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And it's not just the engines that are affected by ethanol.Alyanak says that hundreds of boatbuilders who designed the engines' fuel systems from the gas tank to the engine were also unaware of the future challenges from ethanol.Corrosion can block tiny orifices, causing hard starting and rough running.Another one of ethanol's properties that causes headaches for older boats is its solvent ability.And the very simplicity of older carbureted outboard engines seems to make them particularly susceptible.The issues for older engines fit into three categories: old vulnerable components not designed for ethanol use, ethanol's ability to dissolve deposits, and its ability to absorb enough water to separate.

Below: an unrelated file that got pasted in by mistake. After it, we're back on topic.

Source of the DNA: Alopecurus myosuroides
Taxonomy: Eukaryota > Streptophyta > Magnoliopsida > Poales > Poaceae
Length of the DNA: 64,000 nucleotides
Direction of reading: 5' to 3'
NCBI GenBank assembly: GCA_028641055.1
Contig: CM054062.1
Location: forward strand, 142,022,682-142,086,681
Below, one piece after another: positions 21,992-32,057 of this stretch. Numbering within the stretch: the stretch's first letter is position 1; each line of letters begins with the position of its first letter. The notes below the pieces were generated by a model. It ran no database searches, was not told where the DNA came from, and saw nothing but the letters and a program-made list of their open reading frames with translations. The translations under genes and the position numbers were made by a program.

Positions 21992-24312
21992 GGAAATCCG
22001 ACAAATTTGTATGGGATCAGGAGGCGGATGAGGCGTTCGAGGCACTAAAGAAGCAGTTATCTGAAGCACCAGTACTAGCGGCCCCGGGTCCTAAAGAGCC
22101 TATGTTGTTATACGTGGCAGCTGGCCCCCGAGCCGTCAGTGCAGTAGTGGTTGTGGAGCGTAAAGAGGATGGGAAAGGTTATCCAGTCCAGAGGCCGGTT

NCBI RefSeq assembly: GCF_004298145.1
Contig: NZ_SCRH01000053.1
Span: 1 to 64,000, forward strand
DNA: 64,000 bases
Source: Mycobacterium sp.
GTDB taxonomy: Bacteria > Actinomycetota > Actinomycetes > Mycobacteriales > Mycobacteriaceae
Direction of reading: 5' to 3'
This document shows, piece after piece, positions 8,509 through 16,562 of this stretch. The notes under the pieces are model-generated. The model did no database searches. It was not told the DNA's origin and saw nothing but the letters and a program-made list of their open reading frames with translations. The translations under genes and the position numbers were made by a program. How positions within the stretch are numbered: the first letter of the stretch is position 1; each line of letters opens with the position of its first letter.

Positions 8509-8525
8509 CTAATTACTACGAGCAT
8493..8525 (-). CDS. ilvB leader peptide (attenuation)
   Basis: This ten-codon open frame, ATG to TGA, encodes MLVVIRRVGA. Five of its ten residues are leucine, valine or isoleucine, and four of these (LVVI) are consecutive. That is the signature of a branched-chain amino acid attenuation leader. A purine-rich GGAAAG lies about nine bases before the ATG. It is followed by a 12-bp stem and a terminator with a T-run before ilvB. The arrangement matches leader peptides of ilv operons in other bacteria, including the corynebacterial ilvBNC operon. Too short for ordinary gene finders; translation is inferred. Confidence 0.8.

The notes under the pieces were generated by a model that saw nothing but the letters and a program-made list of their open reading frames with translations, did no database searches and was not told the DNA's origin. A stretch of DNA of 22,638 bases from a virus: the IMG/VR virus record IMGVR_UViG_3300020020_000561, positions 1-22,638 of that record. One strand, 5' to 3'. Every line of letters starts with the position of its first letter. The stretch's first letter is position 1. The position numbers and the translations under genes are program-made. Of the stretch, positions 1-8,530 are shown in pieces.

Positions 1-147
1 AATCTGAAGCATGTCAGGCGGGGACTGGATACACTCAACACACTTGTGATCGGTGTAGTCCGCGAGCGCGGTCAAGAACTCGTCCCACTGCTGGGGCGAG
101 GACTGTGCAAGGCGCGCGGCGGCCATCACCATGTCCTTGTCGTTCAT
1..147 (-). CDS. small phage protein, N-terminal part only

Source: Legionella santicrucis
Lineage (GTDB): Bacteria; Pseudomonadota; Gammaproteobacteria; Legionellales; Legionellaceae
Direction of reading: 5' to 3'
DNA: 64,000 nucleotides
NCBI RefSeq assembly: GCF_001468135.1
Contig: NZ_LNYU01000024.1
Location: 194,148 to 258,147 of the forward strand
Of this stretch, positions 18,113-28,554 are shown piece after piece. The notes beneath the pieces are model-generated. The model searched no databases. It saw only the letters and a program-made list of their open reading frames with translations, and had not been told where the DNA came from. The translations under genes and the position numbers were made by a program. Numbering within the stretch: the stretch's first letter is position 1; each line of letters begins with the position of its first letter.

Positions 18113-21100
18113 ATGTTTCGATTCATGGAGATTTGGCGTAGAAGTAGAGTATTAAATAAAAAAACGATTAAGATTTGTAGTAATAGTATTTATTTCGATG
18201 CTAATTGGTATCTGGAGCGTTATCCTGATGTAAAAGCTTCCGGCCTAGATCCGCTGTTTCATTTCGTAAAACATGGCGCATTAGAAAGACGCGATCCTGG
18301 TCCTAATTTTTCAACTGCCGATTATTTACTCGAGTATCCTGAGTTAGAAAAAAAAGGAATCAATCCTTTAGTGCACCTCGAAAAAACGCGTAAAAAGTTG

But anything that gets past the filter, or is already downstream of the filter, can cause havoc in the carburetor.
Before about 1990, carburetors were built with alloys that are much more prone to corrosion from ethanol.
When ethanol contacts the older aluminum carburetor housings, corrosion can cause tiny orifices to clog, which results in hard starting and poor running, two of the most common complaints, especially from outboard owners.
Something else to consider: Fuel hoses don't last forever and those from the 80s — even if they are properly marked — should be replaced.
Most manufacturers advise replacing gasoline fuel hose after 10 years, and any hose that is 20 years old is way past its life; all marine-grade fuel hose has its manufacture date stamped on it.